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The root-cause of Alarm Rationalisation having been such a tedious and time-consuming procedure has been the lack of any capability for Alarm Performance Prediction (APP).  You have had to choose values for alarm limits and then implement and use them in the control room for days or weeks before knowing whether you chose the right value. With hundreds of alarm limits to manage the cycle of monitoring, adjusting, reviewing and re-implementing activity alone represented a substantial workload that in practice was rarely adequately resourced. Being able to predict alarm performance before implementation would eliminate most of this activity and free-up resources for more effective process stewardship.

You can’t do Alarm Performance Prediction with the alarm log data that is the basis of most of todays alarm management systems because it doesn’t contain sufficient information about process behaviour. But you can do it with PPCL’s CVE product using the process history data that you already have in your process historian database (eg. PI, PHD, IP21 and many others). It is often useful to use other performance history data that you already have in laboratory, vibration, corrosion, environmental compliance and many other KPI databases.

Almost all the problems of operator alarm systems start (and can be ended) with the values you assign to the operator alarm limits. There was little guidance and no method for finding these values in the past.  EEMUA 191 and ISA SP18.2 both give very general guidance to “position the operator alarms around the boundary of where you normally operate” but with no advice on how to locate that boundary for every alarmed process variable.

Our Operating Envelope- based method implemented in CVE is very fast and easy to apply and shows you “the boundary of where you normally operate” within minutes. CVE provides Alarm Performance Prediction so that you can set your alarm limit values to be ‘right-first-time’ when you put them into use.

Once you have positioned alarms correctly (and you should only need to do this once unless you make major process changes) you will have eliminated the majority of false alarms. This alone will, over time, substantially increase the operators belief in the few alarms that remain so that requested alarm actions will be made sooner and you will see an improvement in process performance as a result.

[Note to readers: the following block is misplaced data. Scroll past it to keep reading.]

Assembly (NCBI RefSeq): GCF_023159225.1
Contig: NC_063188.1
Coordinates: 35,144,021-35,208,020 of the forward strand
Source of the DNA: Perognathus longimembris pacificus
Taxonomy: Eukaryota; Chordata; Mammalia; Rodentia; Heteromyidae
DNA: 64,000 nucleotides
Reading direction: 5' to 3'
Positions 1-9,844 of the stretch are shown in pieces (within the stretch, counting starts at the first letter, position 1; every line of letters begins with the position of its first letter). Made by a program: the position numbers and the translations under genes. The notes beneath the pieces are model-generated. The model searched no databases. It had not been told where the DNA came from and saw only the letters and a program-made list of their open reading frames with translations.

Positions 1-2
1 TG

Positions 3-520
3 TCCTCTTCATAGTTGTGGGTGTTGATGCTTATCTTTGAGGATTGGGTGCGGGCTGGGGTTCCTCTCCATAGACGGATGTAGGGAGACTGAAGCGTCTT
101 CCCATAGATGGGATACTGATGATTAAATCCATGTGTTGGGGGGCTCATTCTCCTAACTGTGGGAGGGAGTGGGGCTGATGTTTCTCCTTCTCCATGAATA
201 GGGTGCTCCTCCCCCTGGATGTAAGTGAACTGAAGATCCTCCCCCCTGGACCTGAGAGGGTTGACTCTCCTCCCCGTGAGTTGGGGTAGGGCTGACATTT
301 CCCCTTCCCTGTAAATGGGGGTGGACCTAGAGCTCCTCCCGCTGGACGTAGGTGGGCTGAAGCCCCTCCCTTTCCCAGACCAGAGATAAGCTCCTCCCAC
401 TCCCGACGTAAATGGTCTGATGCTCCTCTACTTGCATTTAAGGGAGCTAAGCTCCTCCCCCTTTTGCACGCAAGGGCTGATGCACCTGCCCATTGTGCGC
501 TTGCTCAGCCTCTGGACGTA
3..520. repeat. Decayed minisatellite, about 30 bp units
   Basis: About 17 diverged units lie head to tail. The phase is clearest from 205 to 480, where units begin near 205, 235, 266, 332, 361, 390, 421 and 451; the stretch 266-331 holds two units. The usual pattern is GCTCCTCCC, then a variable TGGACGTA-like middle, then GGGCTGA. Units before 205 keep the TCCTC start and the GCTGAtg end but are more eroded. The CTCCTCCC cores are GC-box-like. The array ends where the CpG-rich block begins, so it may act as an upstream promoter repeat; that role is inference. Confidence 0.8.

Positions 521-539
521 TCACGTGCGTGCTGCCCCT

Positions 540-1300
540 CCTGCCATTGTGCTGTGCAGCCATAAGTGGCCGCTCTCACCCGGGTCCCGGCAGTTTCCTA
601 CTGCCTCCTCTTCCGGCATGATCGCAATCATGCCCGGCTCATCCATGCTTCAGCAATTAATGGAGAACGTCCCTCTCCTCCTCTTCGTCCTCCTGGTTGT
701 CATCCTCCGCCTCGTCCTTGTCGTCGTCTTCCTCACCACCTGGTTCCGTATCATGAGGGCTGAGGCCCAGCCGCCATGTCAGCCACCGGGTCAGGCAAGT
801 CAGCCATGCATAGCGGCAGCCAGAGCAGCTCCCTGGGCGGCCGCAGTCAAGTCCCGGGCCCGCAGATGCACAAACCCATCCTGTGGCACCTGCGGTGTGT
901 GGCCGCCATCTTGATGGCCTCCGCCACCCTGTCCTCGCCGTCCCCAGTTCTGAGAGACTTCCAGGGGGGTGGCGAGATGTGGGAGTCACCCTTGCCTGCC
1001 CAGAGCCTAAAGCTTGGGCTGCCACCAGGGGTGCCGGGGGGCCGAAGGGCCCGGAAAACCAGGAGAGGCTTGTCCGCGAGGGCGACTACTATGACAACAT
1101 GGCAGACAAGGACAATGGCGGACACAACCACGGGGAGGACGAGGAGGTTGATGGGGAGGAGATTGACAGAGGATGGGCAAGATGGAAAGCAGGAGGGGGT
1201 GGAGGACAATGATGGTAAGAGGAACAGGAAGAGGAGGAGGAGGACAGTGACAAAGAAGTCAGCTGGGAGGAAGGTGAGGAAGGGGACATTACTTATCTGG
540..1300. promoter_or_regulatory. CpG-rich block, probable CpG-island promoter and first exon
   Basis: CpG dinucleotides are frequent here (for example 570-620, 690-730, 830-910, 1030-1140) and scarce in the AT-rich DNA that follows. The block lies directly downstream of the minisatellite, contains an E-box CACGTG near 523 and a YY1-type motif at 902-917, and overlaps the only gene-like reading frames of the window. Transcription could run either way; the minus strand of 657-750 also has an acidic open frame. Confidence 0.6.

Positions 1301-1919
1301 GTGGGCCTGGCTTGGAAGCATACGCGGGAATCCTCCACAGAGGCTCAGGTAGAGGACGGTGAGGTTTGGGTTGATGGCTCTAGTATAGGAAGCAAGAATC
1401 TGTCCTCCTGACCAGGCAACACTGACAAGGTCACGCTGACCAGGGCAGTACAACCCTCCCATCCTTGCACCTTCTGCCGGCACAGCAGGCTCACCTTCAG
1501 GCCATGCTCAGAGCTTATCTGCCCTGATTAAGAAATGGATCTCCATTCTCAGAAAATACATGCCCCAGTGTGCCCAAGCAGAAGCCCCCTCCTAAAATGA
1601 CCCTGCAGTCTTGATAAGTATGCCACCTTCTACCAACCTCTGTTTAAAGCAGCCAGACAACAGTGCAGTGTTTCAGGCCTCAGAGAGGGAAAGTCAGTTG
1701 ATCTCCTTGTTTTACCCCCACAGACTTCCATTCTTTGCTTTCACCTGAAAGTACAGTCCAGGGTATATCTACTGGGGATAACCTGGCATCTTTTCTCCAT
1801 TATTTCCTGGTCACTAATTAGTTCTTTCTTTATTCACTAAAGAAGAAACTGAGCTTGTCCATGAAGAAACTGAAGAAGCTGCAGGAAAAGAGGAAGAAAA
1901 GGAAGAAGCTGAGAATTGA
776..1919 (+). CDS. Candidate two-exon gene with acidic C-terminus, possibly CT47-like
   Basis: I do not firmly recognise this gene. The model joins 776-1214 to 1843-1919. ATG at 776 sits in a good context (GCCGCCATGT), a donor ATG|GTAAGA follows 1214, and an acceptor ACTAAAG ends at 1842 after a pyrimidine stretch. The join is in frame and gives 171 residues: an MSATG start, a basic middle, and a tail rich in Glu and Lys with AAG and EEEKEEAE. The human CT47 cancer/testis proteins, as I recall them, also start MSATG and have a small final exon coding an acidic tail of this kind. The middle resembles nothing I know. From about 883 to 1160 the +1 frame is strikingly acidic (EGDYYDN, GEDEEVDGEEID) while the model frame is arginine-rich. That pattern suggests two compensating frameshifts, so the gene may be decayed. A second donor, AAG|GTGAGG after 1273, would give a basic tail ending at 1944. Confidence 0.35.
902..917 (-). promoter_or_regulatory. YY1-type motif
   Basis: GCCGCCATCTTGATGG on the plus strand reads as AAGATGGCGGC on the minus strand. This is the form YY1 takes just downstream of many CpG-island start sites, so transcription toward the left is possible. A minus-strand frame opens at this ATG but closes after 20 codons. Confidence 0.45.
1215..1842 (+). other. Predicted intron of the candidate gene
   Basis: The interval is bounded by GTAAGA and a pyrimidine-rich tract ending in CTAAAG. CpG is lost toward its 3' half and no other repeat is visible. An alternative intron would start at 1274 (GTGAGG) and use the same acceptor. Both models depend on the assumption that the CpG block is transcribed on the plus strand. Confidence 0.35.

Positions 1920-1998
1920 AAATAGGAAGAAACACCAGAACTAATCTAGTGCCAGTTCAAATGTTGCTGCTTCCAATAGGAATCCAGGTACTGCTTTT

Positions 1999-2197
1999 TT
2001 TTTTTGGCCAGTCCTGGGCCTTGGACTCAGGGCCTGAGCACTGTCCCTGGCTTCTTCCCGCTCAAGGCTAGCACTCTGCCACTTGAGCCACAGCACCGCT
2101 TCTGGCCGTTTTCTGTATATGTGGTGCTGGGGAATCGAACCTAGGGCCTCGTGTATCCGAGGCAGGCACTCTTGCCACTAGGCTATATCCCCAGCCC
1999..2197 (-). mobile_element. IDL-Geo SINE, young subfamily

You will learn a great deal about your process and its strengths and weaknesses just from seeing the inter-relationship of operating limits, MPC constraints, operator alarm limits, pre-trip limits, trip-limits and safety limits all in one picture for hundreds of process variables. This is valuable as a one-time exercise but much more valuable when performed on a regular basis as a Process Stewardship activity where it contributes to operating your plant at its best efficiency for more of the time than you do today.

Process Stewardship using the multi-variable views provided by CVE will show, for instance, where further control and/or operating improvements could be made. The same CVE view will also show where previous improvements have been successful so that operator alarm limits could be ‘tightened’ to capture the improvement and prevent regression to the earlier less effective operation.  Process Stewardship is usually a process engineering activity led by the unit process engineer and preferably including the whole operations team for review and implementation.  Our product development concentrates on meeting the needs of both time-constrained engineers and ease of understanding for operations.

Control engineers will appreciate the help that CVE provides in optimising MPC constraints and in allowing them to predict the alarm performance of state-based and Mode-based alarm settings for effectiveness in managing both alarm floods and the long periods of process disturbance that often follow an alarm flood. Advanced applications may benefit from the use of the companion CPM product which provides real-time operating envelopes for the implementation of Predictive Alarming.

How can you find out more? There are articles elsewhere on this website but the best way is to attend a New Alarm Rationalisation webinar. You will find a link to our webinar schedule on the home page and can enrol from there too. And if our schedule doesn’t match your needs then call or email and we will be happy to look at alternatives with you.

 

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PPCL Webinar: Fault Detection
5th and 6th December

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